Eastman Kodak Co. has contributed some of its medical imaging technologies to an eight-week medical expedition to the indigenous tribes of the remote Vale do Javari region in the Brazilian rain forest.
The "Expedition Imagem do Javari" began on Monday and for the first time will bring advanced medical imaging healthcare to the region to diagnose and treat contagious diseases that pose a threat to the population's survival.
Kodak's Health Imaging group has donated computed radiography (CR) and a picture archiving and communications system (PACS). The company says the digital imaging technology is in keeping with what it describes as the "delicate ecosystem of the Brazilian rain forest since no chemical processing is required."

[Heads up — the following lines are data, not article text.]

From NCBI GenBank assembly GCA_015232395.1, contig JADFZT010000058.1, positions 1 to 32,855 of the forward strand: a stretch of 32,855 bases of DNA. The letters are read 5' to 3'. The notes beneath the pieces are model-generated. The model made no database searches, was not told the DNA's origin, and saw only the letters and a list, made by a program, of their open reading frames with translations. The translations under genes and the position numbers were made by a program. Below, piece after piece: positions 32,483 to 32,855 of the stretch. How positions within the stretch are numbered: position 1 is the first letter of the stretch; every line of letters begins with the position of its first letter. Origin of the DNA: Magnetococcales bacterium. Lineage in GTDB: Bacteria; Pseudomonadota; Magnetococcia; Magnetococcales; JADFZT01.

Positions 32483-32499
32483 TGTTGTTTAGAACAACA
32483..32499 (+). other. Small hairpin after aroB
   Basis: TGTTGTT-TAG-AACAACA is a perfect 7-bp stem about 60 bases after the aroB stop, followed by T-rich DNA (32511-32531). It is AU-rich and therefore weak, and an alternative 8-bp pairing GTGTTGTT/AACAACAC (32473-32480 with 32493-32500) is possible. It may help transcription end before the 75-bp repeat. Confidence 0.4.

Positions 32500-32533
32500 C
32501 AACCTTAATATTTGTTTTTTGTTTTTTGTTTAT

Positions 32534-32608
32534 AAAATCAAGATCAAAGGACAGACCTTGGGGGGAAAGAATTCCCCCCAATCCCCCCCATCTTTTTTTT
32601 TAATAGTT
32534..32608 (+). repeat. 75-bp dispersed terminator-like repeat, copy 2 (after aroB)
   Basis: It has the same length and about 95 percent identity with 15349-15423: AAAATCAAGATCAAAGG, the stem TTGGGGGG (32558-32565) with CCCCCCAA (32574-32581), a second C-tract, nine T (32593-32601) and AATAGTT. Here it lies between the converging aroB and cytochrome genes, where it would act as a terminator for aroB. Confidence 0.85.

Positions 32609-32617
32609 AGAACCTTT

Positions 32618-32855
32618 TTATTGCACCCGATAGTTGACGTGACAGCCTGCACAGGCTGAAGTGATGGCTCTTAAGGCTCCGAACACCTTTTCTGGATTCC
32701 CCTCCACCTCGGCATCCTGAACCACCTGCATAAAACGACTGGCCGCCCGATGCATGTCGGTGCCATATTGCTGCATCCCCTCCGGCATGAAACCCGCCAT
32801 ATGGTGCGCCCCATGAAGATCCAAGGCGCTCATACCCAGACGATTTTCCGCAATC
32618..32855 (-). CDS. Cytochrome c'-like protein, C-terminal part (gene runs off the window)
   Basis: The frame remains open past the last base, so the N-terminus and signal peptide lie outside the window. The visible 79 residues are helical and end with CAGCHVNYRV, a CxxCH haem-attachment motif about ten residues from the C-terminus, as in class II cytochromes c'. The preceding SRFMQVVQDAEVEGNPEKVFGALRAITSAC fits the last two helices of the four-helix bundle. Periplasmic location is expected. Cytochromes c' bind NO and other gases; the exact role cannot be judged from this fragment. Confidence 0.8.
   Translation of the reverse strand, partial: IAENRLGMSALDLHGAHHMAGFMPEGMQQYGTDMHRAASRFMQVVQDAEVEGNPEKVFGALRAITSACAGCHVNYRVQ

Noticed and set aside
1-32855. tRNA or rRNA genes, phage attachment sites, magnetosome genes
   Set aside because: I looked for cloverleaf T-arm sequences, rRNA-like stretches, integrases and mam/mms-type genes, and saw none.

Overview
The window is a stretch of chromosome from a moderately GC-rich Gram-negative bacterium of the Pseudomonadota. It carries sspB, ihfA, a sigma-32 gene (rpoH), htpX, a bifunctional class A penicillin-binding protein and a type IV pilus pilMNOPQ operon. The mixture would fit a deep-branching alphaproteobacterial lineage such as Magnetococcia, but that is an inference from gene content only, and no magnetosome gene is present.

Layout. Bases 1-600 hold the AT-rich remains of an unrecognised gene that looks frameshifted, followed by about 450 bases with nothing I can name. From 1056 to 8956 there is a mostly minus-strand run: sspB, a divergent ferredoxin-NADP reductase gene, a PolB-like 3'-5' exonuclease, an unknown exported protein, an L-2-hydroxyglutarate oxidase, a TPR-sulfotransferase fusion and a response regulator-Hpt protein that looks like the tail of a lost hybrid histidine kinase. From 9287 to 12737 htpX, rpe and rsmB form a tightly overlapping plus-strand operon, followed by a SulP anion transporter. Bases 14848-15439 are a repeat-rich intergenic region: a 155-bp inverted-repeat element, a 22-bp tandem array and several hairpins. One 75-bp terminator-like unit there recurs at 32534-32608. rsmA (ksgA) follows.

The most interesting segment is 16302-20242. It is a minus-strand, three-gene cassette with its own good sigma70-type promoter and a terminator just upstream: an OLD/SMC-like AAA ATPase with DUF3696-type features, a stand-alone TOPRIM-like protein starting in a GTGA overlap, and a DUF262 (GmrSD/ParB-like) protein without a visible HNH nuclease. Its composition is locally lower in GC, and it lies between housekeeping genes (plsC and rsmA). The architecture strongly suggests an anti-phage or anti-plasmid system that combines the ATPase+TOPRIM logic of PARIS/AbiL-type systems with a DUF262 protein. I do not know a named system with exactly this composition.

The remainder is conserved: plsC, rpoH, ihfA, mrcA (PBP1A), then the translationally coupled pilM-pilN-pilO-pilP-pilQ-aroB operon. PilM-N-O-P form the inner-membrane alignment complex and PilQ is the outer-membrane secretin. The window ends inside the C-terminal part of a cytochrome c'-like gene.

Physicians leading the expedition will travel by boat deep into the rain forest, acquire digital x-ray images of tribe members and send the images and accompanying medical reports via satellite to a state-of-the-art radiology clinic in southern Brazil.
There, a team of physicians will perform analyses and will prescribe medication and other first-aid items as appropriate to each individual's needs. The physicians also will begin to develop a longer-term strategy to combat future disease outbreaks.
The expedition team expects to screen between 800 to 1,000 individuals within the Matis, Marubo, Kanamari and Korubo tribes.
Spending four to 10 days in each village performing radiological exams, ultrasounds and blood tests, they expect to detect infectious diseases such as hepatitis A, B and Delta; yellow fever; malaria; and tuberculosis. Because of their isolation, the tribal populations lack the immunity to fight off diseases that may have been transmitted as a result of contact with Western society, even those diseases that would be considered relatively benign in many parts of the world.